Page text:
Jeremiah Williams has been tending the gardens of the Tennessee governor’s mansion for over twenty-five years. And like most first families who have come and gone, this one has stolen his heart.
Mackenzie and her husband, Governor Gray London, have struggled for ten years to have a child and are now enjoying a sweet season of life—anticipating the coming reelection and sending their precious daughter, Maddie, off to kindergarten—when a tragedy tears their world apart. As the entire state mourns, Mackenzie falls into a grief that threatens to swallow her whole.
Though his heart is also broken, Jeremiah realizes that his gift of gardening is about far more than pulling weeds and planting flowers. It’s about tending hearts as well. As he uses the tools that have been placed in his hands, he gently begins to cultivate the hard soil of Mackenzie’s heart, hoping to help her realize what it took him years to discover.
A Southern tale of loss, love, and living, The First Gardener reminds us that all of life is a gift, but our heart is the most valuable gift of all.
The First Gardener was a heart wrenching story that left me in tears but that renewed me at the same time. The plot line was well written and included many unexpected occurrences. I was not expecting such horrible events to befall the London family, and the final chapter also came as a complete shock. The storyline was beautifully woven and kept engaged the entire time. I read the entire book in a single evening because I could not put it down. The tone of the book varied with the characters' feelings and situations, and the language change between the chapters told from Jeremiah's perspectives versus the other chapters was excellent.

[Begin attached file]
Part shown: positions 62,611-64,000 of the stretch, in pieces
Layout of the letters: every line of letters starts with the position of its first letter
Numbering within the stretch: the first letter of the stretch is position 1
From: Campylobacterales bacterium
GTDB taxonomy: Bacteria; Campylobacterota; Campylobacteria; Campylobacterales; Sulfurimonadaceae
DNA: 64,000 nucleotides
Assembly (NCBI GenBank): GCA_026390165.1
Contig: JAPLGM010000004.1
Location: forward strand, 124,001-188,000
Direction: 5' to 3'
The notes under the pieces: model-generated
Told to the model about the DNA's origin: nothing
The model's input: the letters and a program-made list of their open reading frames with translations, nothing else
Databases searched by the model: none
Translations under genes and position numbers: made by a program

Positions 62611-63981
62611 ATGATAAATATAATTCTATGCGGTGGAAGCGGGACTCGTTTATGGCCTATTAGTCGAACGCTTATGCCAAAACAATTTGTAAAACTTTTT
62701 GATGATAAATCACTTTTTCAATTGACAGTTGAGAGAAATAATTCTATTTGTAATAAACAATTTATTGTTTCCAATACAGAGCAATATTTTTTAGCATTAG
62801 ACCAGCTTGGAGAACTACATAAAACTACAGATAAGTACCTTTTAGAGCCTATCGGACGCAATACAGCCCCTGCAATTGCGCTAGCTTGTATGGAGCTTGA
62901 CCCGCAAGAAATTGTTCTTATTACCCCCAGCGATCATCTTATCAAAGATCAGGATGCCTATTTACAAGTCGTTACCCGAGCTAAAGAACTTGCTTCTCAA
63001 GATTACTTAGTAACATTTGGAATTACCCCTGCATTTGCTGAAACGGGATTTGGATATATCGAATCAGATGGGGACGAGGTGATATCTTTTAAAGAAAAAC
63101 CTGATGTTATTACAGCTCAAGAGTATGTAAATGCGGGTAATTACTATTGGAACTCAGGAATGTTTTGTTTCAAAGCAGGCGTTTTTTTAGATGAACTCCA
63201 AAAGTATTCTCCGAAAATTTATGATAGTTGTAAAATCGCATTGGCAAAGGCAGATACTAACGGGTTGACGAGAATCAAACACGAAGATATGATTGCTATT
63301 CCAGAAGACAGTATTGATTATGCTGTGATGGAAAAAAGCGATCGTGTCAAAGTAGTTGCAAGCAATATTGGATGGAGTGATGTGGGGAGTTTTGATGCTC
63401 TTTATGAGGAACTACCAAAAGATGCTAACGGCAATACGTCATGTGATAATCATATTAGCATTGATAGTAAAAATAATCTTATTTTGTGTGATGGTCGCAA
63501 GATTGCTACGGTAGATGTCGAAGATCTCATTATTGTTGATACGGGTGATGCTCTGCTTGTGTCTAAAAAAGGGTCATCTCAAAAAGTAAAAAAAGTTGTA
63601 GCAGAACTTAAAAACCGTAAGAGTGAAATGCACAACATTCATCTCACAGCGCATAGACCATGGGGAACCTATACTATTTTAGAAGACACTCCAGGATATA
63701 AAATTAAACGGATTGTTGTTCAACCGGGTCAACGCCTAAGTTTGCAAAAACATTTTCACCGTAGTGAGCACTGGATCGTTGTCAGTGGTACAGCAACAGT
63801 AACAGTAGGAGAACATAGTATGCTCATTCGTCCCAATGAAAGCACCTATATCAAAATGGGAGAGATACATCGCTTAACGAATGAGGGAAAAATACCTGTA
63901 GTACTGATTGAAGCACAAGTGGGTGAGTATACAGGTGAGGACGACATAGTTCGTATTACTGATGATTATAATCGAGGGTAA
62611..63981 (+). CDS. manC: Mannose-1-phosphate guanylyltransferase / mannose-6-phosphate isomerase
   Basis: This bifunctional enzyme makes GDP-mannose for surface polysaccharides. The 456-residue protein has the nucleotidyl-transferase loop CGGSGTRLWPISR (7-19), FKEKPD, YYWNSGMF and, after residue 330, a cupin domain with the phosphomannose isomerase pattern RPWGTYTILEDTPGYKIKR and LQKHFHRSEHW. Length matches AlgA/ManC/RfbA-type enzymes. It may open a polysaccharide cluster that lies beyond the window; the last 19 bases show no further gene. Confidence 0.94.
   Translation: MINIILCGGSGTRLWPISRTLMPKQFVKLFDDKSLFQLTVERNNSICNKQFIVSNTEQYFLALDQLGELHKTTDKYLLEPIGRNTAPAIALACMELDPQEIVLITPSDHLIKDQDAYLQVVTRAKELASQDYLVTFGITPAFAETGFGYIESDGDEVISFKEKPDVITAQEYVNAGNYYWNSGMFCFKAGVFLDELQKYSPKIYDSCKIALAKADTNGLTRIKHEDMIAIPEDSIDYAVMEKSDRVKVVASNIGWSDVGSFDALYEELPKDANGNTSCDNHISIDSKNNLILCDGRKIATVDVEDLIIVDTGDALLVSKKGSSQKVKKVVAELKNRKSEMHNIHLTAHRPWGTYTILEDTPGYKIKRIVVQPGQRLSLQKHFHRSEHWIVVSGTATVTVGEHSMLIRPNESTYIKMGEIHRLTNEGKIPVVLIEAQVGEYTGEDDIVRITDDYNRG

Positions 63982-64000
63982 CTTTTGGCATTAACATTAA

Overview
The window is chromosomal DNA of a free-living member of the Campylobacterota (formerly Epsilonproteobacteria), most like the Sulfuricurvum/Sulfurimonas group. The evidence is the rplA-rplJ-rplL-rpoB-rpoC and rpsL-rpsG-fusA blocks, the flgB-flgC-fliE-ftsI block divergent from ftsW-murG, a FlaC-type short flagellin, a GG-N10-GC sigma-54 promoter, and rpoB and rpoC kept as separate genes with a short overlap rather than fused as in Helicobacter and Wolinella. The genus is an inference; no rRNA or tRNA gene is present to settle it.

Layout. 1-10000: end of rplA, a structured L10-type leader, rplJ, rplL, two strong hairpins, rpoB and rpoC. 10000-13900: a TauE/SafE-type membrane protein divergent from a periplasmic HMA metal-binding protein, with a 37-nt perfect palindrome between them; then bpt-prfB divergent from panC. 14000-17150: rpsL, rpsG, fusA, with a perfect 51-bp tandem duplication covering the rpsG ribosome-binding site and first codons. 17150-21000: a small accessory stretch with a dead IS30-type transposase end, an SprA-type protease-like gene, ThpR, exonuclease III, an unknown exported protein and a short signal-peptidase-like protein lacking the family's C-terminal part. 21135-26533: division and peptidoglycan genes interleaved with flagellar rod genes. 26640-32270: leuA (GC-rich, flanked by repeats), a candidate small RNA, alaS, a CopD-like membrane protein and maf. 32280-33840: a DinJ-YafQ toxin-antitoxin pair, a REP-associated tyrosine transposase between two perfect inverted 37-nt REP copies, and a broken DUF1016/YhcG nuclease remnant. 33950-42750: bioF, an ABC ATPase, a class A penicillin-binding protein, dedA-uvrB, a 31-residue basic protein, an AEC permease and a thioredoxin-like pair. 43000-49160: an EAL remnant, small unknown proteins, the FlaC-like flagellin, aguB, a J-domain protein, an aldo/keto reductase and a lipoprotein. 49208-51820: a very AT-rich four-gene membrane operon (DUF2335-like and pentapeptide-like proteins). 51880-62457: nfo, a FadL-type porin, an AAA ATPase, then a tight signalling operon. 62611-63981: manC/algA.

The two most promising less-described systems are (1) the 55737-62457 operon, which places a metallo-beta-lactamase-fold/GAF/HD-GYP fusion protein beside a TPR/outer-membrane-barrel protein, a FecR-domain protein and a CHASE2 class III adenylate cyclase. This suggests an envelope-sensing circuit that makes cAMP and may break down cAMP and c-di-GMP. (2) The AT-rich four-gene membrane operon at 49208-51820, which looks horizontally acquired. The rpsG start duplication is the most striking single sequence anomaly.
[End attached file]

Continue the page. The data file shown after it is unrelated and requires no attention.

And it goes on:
The characters were wonderfully developed and complex. Jeremiah had incredible faith in God, knowledge about different flowers' meanings, and the confidence to witness to those who were hurting. The final revealing piece of his character and life fit in so well and only increased my admiration of his strength and faith. Mackenzie experienced the most devastating grief and the complete shutdown of all emotions. This made me sympathize with her and grieve with her, but made it hard for me to connect with her simply because I have never experienced such great devastation. However, many people do go through that kind of suffering and grief, and her growth and recovery were critical to the story and important for all readers to see. Gray was amazing. He continued to love and pursue his wife even as she withered away on the inside. Gray was not without his faults, and he did experience several complete breakdowns as he grieved and as he refused to acknowledge that he needed help. Eugenia, Mackenzie's mom, was the complete opposite of her daughter and provided an excellent foil to her and Grey. She was bossy, controlling, and critical, but she loved her family immensely and only sought their good and to help them in their time of need. She and her friends had many hilarious scenes and provided critical comic relief in the dark moments of the novel.
The First Gardener was filled with powerful themes that really spoke to me. These included the need to grieve openly and not hold it inside, be open to the work of God, and the faithfulness of God even in the midst of great tragedy. This novel was convicting and heart wrenching and beautifully spoke of loss, love, and open arms of the First Gardener who loves us and holds us through it all.